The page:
Holding below 2.752 will be the first sign that sellers are coming in to prevent the rally from continuing. A break below the 50 percent level at $2.607 will signal that the selling pressure is increasing. A close below $2.668 on Friday will be another sign of increased selling pressure.

If a top is formed at $2.812 and the market begins to settle under key retracement levels, then look for the selling pressure to increase. This could lead to a 2 to 3 week break into $2.485 to 2.407.

(Click to enlarge)

August Crude Oil futures posted a two-sided trade this week. The price action was fueled by two events. The initial rally was supported by a larger-than-expected stockpiles drawdown according to the American Petroleum Institute, but this rally was thwarted by a weaker-than-expected U.S. Energy Information Administration report.

Later in the week, crude oil prices firmed as investors increased bets the UK would vote to remain a member of the European Union. This rally was capped by the news that the Brits had voted to leave the EU. This news shocked the financial markets, leading to a 6 percent drop in crude oil prices immediately after the release of referendum results.

Over the short-run, the so-called Brexit (British Exit), should cause volatility in all markets with a bias to the downside for crude oil because of the stronger U.S. Dollar. Eventually, traders will make the right adjustments to risk and crude oil will settle into a range. Over the long-run, crude oil demand could suffer if Brexit pulls the UK or the Euro Zone into a recession.

Technically, the main trend is up according to the weekly swing chart. However, upside momentum has slowed since the rally stalled at $52.28 two-weeks ago.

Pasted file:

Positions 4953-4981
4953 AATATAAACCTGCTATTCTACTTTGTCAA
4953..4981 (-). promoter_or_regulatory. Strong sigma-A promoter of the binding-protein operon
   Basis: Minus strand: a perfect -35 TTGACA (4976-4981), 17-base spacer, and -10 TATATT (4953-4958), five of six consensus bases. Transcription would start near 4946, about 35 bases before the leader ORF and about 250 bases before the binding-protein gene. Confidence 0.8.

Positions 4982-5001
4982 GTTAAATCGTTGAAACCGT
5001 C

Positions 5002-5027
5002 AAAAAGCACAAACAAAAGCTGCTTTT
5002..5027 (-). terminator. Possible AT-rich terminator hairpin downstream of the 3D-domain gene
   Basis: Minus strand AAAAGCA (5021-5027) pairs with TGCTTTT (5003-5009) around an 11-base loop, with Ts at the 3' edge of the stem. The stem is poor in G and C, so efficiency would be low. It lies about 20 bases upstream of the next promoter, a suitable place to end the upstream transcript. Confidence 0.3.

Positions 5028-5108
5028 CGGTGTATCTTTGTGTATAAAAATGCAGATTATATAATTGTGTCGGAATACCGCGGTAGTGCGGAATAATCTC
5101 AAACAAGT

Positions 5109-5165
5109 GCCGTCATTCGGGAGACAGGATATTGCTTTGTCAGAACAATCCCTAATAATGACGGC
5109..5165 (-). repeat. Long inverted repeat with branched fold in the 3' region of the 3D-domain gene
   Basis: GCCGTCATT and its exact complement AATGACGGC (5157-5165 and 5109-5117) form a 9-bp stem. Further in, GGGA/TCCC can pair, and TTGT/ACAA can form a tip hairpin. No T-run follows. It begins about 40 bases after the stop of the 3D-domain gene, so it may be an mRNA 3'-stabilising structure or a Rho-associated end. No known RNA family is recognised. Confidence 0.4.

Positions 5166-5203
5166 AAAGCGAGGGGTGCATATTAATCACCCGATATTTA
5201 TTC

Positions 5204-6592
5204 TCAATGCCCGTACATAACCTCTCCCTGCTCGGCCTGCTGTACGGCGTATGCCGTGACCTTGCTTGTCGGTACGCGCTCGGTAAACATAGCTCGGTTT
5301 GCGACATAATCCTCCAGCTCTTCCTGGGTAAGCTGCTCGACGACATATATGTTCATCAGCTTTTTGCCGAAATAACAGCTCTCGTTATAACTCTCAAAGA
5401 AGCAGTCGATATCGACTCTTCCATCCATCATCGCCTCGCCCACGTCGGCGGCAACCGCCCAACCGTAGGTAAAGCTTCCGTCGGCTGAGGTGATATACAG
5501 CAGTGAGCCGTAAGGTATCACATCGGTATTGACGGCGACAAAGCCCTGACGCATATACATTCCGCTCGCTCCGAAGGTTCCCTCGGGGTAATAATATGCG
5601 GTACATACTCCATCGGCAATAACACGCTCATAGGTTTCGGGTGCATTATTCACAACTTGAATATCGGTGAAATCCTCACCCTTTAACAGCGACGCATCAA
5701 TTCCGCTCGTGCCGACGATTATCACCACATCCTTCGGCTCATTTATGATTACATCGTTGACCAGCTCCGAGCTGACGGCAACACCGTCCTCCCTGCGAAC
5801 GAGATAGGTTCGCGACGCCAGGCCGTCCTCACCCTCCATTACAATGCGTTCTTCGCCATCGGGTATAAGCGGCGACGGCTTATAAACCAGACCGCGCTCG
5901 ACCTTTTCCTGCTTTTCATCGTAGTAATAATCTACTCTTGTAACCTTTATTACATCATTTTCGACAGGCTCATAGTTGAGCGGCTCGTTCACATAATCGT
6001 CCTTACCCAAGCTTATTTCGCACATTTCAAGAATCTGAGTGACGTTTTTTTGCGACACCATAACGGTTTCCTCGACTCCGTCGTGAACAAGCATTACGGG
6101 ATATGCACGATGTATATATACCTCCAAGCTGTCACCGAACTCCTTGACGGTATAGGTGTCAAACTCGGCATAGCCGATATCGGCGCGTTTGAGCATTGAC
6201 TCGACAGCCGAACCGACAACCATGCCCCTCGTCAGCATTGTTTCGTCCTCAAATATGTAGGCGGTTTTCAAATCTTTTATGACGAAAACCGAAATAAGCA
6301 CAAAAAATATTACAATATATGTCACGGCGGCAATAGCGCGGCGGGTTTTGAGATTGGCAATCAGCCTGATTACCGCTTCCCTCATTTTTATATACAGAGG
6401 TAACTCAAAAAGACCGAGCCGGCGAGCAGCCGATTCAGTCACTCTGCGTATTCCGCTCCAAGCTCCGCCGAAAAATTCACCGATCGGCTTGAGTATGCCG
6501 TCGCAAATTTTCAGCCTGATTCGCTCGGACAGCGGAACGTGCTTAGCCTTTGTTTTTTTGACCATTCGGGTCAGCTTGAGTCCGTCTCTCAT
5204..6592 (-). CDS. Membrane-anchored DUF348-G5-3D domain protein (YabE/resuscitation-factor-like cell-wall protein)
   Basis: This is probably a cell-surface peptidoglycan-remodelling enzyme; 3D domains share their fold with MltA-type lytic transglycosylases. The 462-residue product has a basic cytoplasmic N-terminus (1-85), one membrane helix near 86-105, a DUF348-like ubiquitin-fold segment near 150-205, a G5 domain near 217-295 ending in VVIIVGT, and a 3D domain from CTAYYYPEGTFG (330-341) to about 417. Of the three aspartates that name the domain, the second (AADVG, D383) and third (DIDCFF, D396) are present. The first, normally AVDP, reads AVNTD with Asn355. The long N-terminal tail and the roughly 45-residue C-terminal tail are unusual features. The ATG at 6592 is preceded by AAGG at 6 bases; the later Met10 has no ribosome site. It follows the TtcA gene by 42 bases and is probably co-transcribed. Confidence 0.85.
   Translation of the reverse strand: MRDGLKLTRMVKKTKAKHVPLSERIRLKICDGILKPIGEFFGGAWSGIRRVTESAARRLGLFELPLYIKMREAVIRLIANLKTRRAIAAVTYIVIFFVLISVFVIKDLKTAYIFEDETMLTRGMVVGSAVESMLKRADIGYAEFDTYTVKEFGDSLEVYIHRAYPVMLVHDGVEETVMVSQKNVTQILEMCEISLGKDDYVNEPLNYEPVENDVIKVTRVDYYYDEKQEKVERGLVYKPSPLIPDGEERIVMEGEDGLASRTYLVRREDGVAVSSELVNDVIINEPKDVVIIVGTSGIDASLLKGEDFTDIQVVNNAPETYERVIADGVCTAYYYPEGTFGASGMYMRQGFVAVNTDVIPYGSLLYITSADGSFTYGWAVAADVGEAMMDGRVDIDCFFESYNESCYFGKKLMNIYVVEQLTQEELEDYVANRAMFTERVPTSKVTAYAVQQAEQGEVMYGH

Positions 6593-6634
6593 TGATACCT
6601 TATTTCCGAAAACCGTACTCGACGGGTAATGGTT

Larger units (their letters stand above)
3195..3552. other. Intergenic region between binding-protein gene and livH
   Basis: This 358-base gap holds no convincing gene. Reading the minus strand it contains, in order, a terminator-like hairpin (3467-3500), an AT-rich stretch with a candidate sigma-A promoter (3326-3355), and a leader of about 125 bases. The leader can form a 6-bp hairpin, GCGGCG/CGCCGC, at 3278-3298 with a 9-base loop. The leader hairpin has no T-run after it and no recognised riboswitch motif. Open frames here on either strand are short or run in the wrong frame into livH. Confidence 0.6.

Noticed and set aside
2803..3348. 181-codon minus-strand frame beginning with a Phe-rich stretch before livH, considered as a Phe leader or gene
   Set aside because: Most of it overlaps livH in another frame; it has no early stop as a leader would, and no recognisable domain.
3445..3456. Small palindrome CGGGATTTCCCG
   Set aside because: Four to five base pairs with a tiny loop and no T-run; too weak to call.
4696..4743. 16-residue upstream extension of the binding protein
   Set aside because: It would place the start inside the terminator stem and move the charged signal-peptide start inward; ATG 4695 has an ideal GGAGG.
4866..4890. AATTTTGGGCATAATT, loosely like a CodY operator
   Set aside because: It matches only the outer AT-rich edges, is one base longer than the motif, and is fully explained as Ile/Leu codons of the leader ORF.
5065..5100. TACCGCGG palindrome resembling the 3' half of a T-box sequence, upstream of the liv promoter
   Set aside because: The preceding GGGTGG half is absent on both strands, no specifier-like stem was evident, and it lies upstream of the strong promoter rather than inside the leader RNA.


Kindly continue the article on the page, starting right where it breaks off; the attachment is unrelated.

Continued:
The main range is $64.08 to $32.22. Its retracement zone is $48.15 to $52.28. This zone is currently providing resistance. It should also be noted that trader reaction to this zone should set the longer-term tone of the market.

Taking out $52.28 will signal the presence of buyers and demonstrate that they are willing to buy strength even at seven month highs. However, a failure to overtake $52.28 will indicate the presence of sellers. If they can overcome the buyers then look for the market to expand to the downside under the 50 percent level at $48.15.

This could trigger a break into the short-term retracement zone at $45.21 to $43.54. If the selling is strong enough to take out this zone then look for an acceleration into the next zone at $42.25 to $39.88.


While the decision to leave the European Union by the UK voters may be a historic event, it’s probably too early to tell what its long-term impact will be on crude oil prices. Over the short-term, we could see a volatile, two-sided trade as the British Pound adjusts to the news and investors decide how much risk exposure they have.

Based on this assessment, we could see crude trade over the 50 percent level at $48.15 several times before heading into our downside targets.